Posted by: Democratic Thinker | June 8, 2011

Kett’s Rebellion

Background of the American Revolution

 
 
No one can understand the foundations of the American nation without understanding their British ancestors’ long struggle for freedom against the feudal system brought upon them by their European conquerors.


Winning by inches, holding by clinches,
Slow to contention, but slower to quit,
Now and then failing, never once quailing,
Let us thank God for our Saxon grit!

—Robert Collyer, “Saxon Grit,”
Forefathers’ Day, December 22, 1879.

Kett’s Rebellion—headed by Robert Kett, a tanner, and William Kett, a butcher— during the year 1549 in Norfolk, was occasioned by the inclosure of the abbey lands, commons, and other waste grounds, whereby the poor were deprived of their ancient and prescriptive pasturages. Sixteen thousand men flocked around the leaders, and several skirmishes ensued, in which, at first, the rebels were victorious.

The Norfolk Commotion.
[Or, the Furor Norvicensis.]

—————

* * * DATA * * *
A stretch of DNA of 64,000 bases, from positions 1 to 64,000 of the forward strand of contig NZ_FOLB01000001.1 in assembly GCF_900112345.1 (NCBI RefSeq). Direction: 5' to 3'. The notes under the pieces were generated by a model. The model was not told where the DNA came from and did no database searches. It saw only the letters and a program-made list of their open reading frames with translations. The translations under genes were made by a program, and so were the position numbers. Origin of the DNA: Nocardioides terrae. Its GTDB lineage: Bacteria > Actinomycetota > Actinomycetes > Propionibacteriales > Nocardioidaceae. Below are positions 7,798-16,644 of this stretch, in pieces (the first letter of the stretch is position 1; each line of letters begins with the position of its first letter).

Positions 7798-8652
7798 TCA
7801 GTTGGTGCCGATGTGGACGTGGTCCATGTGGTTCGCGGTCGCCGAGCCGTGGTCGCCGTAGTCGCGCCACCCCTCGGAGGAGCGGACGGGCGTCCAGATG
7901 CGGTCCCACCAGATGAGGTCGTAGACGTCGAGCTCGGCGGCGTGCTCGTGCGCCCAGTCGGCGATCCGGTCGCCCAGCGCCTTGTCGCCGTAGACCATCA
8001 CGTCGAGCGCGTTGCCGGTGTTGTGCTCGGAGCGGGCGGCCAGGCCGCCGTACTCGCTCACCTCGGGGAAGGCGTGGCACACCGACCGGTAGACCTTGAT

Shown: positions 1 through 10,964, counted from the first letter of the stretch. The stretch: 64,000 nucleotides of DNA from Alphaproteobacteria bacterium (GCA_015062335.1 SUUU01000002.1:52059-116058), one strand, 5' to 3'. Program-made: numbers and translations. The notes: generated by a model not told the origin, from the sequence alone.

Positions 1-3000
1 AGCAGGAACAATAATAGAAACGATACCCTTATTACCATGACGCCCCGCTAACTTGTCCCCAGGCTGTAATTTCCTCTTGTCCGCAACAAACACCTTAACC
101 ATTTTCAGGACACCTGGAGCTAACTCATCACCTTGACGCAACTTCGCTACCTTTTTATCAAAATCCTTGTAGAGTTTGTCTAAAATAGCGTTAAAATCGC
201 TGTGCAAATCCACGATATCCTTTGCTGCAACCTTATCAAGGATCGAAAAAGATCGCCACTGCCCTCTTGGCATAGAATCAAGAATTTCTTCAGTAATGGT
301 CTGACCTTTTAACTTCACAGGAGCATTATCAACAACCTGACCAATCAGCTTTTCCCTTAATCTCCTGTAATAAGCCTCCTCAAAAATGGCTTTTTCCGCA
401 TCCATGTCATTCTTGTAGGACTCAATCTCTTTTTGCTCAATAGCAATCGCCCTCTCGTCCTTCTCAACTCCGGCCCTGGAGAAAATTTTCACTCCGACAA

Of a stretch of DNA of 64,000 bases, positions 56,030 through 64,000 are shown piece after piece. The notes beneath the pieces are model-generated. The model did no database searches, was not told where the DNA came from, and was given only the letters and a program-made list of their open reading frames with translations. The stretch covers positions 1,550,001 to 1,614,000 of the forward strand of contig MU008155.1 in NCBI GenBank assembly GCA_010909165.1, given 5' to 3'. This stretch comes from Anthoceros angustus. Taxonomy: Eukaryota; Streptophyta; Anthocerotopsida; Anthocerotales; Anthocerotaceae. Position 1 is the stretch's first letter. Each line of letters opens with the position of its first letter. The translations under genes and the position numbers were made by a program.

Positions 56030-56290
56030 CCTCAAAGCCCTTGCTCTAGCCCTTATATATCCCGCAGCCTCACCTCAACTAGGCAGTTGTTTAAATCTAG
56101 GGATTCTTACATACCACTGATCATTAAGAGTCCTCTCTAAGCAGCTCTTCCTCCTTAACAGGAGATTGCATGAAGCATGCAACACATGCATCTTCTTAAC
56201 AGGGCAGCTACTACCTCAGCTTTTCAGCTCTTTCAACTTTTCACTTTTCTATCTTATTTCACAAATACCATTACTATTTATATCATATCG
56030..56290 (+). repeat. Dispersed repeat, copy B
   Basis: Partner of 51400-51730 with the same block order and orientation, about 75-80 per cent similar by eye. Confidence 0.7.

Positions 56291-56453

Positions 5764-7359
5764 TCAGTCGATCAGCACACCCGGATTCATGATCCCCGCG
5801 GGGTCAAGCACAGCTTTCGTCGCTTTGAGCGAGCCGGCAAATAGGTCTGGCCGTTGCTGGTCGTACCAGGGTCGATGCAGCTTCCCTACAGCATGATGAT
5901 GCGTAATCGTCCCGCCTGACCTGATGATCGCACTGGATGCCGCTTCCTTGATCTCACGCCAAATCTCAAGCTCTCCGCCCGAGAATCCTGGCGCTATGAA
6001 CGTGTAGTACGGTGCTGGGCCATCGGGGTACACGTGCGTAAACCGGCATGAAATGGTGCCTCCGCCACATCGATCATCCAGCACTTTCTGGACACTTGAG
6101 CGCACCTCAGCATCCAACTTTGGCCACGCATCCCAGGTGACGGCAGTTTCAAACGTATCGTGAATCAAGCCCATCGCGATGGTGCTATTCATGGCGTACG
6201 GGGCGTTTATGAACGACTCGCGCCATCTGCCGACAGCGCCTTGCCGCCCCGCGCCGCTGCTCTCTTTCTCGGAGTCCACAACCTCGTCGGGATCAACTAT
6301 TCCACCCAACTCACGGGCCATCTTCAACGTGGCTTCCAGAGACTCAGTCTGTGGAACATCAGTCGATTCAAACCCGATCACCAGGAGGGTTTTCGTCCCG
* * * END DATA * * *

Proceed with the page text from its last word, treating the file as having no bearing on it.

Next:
THE intolerable tyranny of the feudal system, aggravated by the enclosure of common lands by those who obtained grants of ecclesiastical estates, at the suppression of monastries, drove the people of several of the English counties into open, though unconnected insurrection. The most formidable of these risings taking place in the county of Norfolk, local historians and ancient chroniclers have given it the distinctive appellation of ‘the Norfolk Commotion!’ The first outbreak, early in the summer of 1549, was merely a village riot, in which some fences were destroyed; but one Robert Kett, a tanner, an energetic man of rude and ready eloquence, taking the leadership, the number of insurgents increased so rapidly, that, in a few days, lie encamped on Mousehold Heath, about a mile from the city of Norwich, with a following of some twenty thousand men. Kett’s first duty in this position being to feed his forces, he, styling himself the king’s friend and deputy, issued warrants licensing ‘all men to provide and bring into the camp at Mousehold, all manner of cattle and provision of victuals in what place soever they may find the same, so that no violence or injury be done to any honest or poor man.’ Such was the effects of these warrants, that a fat sheep was sold in the camp for fourpence; and bullocks, deer, and other provisions at proportionate prices. Having thus provided for his commissariat, Kett drew up, in form of a petition to the king, a list of the grievances under which the populace laboured, praying for their immediate redress. His petition is remarkably suggestive of its period, when a great part of the agricultural population were in a state of serfdom, one item praying ‘that all bondsmen may be made free, for God made all free, with his precious blood-shedding.’ Strange to say, two of the grievances have been cause of complaint in our own day; namely, the great number of rabbits kept by large landed proprietors, and the differences in the size of the bushel measure in various localities.